Our Malayalam teacher in the fourth was Mahopadhyaya Neelakanta Pillai sir. He used to teach at a tutorial college in Kayamkulam for a while. At that time the renowned poet Changampuzha Krishna Pillai also taught there. Changampuzha is said to have played many a prank. Here’s a sample. ‘Sir and Changampuzha went for a walk. They came across a girl in unrefined dress carrying rice and provisions that she had bought in a small basket. Changampuzha stopped her, examined the contents of the basket and told her to go. But as she began to do so, he deliberately gave a gentle prod to the basket. The bewildered girl shrieked as the provisions lay scattered all over the road. Changampuzha stood watching her shrieks for some time. Then he took her along to the provision store. He bought her more items than there was in the basket earlier. He also dropped a few coins into her basket and silently walked away. Sir accompanied him. He never spoke to sir about what happened there.’ Upon this we asked sir, ‘Why did Changampuzha do that?’ Sir’s reply was ‘Who knows! He is sometimes like that. He never replies to questions.’

Valia Thampan sir (Kochunni Thirumulpad. C.S. Subrahmanian Potti’s daughter’s husband) taught Chemistry for all three years. He always stuck to the point. Kochu Thampan sir (Ramavarma Thampan. C.S’s son) taught Mathematics and Physics. In the Mathematics text book written by G. Shankara Pillai sir who was the high school headmaster and D.E.O, even geometry theory was made interesting in the form of rhyming verses.

Kochu Thampan sir made Physics and Mathematics extremely interesting. He considered all the children as his friends. Soon after school he would play football with the children in the adjacent ground. Headmaster Narayana Pillai sir taught English. His class was a grand affair, whether he took prose or poetry. He spoke gently. He could teach Malayalam poetry also in an enjoyable manner. He was a good poet, but wrote very little. The litterateur Sreevardhanath N. Krishna Pillai sir who wrote the biography of Neelakanta Theerthapadar taught English for two years. He was a scholar of literature and grammar. The students would keep quiet from fear. The class was hardly interesting. When three or four people failed to answer a question he posed in class, he would remark, ‘Scratch your heads with coconut shells when bathing in the morning. That will clear your intelligence.’ Parikkal Raghavan Pillai sir from Koyivila taught History. Vaikom native Rama Pillai sir taught Hindi from third form onwards. He offered tuition to a few students. In fact it helped me clear some exams of Dakshina Bharatha Hindi Prachar Sabha. Gomathi teacher who taught Hindi in the final year was a capable lady. She would make us speak in Hindi.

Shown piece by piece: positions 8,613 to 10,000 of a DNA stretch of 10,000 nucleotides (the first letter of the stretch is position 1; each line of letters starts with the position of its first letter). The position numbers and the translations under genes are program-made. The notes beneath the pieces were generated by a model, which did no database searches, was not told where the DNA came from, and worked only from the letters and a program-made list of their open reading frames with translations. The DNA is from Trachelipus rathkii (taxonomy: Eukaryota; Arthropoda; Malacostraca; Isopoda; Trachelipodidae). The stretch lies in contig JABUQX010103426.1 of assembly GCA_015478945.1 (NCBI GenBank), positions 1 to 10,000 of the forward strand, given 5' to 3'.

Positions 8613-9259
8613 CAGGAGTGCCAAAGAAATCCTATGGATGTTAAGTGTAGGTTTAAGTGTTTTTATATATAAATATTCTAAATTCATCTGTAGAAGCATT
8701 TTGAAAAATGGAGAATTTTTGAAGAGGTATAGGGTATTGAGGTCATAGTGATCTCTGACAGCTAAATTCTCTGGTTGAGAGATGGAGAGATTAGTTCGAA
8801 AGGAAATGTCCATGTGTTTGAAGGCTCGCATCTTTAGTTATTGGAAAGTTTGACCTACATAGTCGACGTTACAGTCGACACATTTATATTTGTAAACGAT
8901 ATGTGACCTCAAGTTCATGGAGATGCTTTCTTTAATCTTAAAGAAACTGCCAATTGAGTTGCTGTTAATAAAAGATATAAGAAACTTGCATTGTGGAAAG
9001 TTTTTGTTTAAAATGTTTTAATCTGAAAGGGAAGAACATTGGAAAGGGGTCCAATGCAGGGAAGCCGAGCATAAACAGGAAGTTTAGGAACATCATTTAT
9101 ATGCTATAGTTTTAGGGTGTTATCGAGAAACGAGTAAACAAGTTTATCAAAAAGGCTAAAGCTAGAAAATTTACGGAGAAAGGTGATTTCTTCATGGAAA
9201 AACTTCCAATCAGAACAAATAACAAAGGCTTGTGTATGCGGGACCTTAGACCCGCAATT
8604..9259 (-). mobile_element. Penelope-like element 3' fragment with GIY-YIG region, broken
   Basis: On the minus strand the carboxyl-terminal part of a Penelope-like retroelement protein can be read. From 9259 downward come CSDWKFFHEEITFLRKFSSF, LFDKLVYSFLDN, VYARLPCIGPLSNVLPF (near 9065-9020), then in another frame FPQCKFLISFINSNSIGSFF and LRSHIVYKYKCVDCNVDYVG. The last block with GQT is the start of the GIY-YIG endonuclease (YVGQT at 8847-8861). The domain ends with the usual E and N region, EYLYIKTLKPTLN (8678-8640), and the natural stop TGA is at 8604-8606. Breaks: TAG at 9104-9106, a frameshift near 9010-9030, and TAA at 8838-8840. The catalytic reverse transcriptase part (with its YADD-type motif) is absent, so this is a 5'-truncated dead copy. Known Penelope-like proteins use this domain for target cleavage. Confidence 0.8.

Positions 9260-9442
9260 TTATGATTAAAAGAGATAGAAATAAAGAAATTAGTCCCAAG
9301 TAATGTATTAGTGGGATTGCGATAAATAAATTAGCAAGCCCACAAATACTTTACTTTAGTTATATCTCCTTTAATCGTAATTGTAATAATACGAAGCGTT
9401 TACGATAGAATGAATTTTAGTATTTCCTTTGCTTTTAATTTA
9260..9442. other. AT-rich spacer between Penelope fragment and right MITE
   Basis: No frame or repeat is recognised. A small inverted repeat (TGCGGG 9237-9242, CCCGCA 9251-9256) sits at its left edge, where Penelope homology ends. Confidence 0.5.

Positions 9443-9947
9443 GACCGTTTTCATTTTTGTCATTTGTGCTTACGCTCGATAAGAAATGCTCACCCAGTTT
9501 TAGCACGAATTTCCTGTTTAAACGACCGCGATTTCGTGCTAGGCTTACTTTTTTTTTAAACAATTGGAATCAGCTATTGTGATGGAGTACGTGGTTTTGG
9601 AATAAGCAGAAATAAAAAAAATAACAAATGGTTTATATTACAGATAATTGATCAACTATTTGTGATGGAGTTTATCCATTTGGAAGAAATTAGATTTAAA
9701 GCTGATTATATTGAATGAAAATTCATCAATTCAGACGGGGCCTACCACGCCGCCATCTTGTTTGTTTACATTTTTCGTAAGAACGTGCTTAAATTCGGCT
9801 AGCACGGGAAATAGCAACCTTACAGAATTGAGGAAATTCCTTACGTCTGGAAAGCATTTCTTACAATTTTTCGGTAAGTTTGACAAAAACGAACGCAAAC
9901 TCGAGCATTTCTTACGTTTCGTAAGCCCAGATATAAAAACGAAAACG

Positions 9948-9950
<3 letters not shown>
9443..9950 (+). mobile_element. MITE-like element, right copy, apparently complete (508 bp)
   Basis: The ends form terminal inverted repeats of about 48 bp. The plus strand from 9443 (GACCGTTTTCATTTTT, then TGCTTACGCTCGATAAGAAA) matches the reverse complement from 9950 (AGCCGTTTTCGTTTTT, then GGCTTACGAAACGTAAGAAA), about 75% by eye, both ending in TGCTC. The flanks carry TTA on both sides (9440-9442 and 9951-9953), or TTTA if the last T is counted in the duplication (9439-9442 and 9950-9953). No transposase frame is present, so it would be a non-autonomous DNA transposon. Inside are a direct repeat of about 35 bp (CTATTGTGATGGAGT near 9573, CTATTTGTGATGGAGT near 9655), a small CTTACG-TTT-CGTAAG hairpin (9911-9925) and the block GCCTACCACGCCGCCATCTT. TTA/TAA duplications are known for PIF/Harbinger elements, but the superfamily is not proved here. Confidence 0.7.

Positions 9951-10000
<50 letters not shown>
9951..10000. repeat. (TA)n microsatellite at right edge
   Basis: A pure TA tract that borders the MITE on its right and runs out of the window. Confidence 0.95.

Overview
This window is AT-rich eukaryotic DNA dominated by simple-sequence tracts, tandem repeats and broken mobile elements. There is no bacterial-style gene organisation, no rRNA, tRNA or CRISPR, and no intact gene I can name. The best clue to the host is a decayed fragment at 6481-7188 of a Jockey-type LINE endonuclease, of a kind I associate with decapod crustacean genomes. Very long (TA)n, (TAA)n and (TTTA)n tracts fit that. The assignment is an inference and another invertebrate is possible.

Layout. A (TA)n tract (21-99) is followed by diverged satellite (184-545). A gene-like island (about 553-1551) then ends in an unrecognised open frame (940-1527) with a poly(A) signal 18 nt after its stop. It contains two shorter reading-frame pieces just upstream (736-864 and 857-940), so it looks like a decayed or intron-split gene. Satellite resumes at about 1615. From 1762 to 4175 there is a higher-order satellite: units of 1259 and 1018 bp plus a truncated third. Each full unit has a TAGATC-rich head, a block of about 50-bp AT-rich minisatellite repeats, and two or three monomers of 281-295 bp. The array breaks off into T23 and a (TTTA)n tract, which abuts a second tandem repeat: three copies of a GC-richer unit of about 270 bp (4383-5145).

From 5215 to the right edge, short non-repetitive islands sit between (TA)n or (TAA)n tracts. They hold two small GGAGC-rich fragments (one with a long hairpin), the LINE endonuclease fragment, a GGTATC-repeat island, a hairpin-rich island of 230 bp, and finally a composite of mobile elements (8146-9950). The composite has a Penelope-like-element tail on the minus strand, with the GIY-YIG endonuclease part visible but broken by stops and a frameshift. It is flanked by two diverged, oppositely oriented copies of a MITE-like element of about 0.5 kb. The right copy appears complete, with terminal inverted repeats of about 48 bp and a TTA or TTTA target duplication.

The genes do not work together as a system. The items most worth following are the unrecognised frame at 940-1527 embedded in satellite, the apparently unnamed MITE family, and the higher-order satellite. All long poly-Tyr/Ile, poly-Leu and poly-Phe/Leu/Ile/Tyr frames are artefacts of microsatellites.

My close friend was Kunjikkuttan alias Ravi Varma, the nephew of Valia Thampan sir. Together we started a manuscript magazine called ‘Vidhyarthi’. When we came to know of another magazine by the same name, we stopped it and started ‘Kairali’. We brought out many issues. We even sought poems from Narayana Pillai sir. On his invitation we went to his home and copied two poems from his notebook to be included in two issues.

Ravi Varma and I used to exchange letters written in verse. A four day leave period meant writing twenty to forty poems in letter form. We might hand these over in person in the next meeting. On many occasions during the long summer holidays we had written and posted fifty to hundred poems. Valiya Thampan sir and Kochu Thampan sir lived in ‘Saarkkara Kovilakam’ built by C.S a little to the west from Taluk office on the right side. That was where Ravi Varma lived too. Kochu Thampan sir’s wife Omana chechi was a great hostess. She never sent me back without giving anything. Kochu Thampan sir is the one who took my photograph for the first time in my life. He photographed me, Ravi Varma and another friend called Ramanatha Iyer after making us stand among the trees on the northern side of Saarkkara Kovilakam. He used to develop the film in a ‘dark room’ set up in a room there.

Students’ Congress